My Skin Type Journey V – Normal Skin
Finally, Normal Skin! Well, ‘normal’ doesn’t actually mean your skin type is the type that everyone is supposed to have. Everyone has their own ‘normal’ in terms of their skin.
The generalised type, ‘normal skin’ refers to a skin type which doesn’t produce excessive oils, yet doesn’t lack in oil production, so your skin is decently balanced. But this doesn’t mean that you don’t need skin care!
Just like all the other skin types, depending on the weather, your environment, and even genetics and hormones, your skin’s condition can change as well. For example, in winter, due to the dryness and cold temperature, your skin is more likely to become dehydrated and maybe even flaky. Whereas in the humid summer (especially in Australia), your skin is more likely to product more oils, specifically sweat, to regulate your body temperature.
Thankfully however, normal skin types don’t tend to be acne prone or too sensitive. Now I’m not saying you guys never get any pimples whatsoever. It just means that your skin is able to maintain a good balance between the lipids and water in the skin!
Which means that your skin is able to effectively keep out pathogens and keep in the juicy hydration.
Some tips and tricks!
Here’s the good news. So basically, normal skin types are able to use most skin care products as long as its suits their skin’s needs. Just remember that astringents and comedogenic products are still a no no for you.
Astringents like harsh alcohols tend to dry out the skin and cause irritation whereas comedogenic ingredients like silicone and beeswax block the pores which cause breakouts. Even though your skin is slightly more tolerant to these sorts of ingredients, it’s safer to avoid products which are formulated with them, especially if they are higher up in the ingredients list – this means the concentration of them is higher.
Remember to cleanse, tone, moisturize daily AND don’t forget to use SPF! It’s always important to cleanse at the night to rid our skin of any pollutants, dust or bacteria that may have accumulated on the surface of our skin throughout the day. Then following up with a gentle toner and moisturiser is always a good idea as well. This ensures that your re-hydrating and re-moisturising your skin after you wash away your natural oils in the cleanse.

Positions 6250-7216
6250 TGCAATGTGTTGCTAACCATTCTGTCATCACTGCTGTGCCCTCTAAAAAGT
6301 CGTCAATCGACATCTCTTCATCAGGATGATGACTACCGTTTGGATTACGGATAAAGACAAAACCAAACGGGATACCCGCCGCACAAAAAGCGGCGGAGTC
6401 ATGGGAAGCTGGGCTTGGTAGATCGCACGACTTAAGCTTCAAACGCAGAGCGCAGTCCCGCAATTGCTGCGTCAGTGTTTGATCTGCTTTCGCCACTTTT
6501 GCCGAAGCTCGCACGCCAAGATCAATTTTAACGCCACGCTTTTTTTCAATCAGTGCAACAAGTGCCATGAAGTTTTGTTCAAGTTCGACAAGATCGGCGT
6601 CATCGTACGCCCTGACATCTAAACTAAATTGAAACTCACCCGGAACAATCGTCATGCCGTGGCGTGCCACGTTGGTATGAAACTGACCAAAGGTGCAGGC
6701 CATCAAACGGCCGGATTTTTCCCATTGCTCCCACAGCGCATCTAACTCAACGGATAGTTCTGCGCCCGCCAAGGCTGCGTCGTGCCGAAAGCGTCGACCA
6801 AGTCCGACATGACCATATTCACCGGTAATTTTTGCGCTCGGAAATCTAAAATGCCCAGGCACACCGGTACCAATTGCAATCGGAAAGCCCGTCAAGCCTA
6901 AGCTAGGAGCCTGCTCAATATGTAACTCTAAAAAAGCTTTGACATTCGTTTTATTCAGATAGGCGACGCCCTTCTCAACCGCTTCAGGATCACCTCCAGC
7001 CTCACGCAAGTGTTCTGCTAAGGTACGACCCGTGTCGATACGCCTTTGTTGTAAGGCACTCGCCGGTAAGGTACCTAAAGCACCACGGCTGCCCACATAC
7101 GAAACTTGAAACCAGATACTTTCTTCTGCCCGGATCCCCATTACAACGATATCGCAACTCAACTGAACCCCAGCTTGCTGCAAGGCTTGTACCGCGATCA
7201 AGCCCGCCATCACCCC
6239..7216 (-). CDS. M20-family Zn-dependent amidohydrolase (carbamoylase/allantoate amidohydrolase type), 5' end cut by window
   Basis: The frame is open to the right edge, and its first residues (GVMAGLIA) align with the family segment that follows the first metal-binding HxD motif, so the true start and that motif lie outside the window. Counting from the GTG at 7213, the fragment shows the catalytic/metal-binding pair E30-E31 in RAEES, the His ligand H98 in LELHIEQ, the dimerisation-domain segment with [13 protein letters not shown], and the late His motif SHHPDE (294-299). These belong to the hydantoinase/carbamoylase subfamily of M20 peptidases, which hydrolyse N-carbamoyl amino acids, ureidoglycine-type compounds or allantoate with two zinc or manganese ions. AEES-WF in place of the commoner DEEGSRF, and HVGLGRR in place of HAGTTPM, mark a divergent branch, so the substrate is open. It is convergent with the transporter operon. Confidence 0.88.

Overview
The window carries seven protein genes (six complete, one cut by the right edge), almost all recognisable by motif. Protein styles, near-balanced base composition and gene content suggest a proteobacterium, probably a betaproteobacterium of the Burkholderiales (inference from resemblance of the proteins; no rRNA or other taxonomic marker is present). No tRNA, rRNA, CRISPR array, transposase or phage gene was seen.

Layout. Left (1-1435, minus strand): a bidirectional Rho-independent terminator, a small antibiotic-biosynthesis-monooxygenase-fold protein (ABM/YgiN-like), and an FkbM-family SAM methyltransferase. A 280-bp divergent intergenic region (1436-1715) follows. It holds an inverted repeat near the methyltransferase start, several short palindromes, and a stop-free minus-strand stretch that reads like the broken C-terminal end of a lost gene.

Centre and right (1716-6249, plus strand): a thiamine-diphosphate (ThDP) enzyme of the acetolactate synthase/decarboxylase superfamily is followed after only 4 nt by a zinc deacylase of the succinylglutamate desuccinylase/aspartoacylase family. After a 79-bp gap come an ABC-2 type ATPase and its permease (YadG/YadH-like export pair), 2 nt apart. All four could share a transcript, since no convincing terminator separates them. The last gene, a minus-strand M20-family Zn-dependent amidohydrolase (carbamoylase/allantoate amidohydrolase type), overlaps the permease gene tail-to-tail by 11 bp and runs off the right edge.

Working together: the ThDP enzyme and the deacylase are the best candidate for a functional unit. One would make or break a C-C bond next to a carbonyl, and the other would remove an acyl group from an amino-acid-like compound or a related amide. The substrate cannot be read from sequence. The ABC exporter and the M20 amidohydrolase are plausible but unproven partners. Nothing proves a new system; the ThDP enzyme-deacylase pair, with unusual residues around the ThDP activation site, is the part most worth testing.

Another tip is to exfoliate from time to time. Overtime, dead skin cells build up on the surface and under new skin cells so its vital that we exfoliate to prevent any sort of excessive build up. This prevents dullness in the skin, but it also prevents our pores from becoming blocked by the dead skin cells as well!
To exfoliate, we recommend using a gentle AHA, alpha hydroxyl acid. AHA’s are water-soluble, meaning they’re able to break bonds between water and other substances (which bond with water, in this case the dead skin cells). They gentle dissolve the bonds and break down excessive dead skin cells to reveal brighter and more radiant skin.
***Note: try to limit exfoliating to 3 times a week! This is to prevent the thinning and weakening of your skin! ***
Some great ingredients to look out for!
Ingredients which hydrate and moisturise your skin are the main one’s people tend to look out for. But depending on your own skin’s individual concerns, you don’t have to limit yourself to just this!
Soothing, healing, plumping and brightening. Oh, and nourishing! Don’t forget to treat your skin sometimes either. It’s always important to tailor your skin care routine to your skin’s needs and “how hungry it is”.
These beauties are the all-rounders of skincare; suitable for all skin types, and beneficial for our skin, Antioxidants like Green Tea, have the incredible ability to neutralise free radicals, the molecule form of pollutants that build up in our skin. This helps to reduce signs of aging and sun damage! The promote skin cell turnover.
Now green tea is a unique one. It is an excellent hydrator AND it is extremely rich in antioxidants! Meaning it’s a great all-rounder. It helps to neutralise free radicals (pollutants), promote skin cell turnover, and hydrate the deeper layers of the skin!
Hyaluronic Acid and Glycerine
Hyaluronic Acid and Glycerine are two of the most common humectants in skincare products. They both help to do is to attract water from the atmosphere and bind them IN and ON the skin. Meaning they’re both great hydrators! But because they are able to draw water from the surface, it also means that the atmosphere is able to draw hydration OUT of your skin without a sufficient barrier. So…..
Aloe vera is another interesting ingredient. It has soothing, antioxidant, healing AND moisturising properties. Making it a great ingredient to incorporate into your routine. On the plus side, it is quite light weight!
And finally, exfoliants
If you prefer physical exfoliators, like scrubs, or using brushes, just remember not to use them too often and not to rub them too harshly on your skin. This often causes micro-dermabrasions, or miniscule scratches on the surface of the skin. We recommend a good balance between AHAs and/or BHAs. So, you can use an AHA to exfoliate excess dead skin cells, while the BHAs will help with oils deeper in the skin. Some common chemical exfoliants include:
- Salicylic Acid (BHA)
- Glycolic Acid (AHA)
- Lactic Acid (AHA)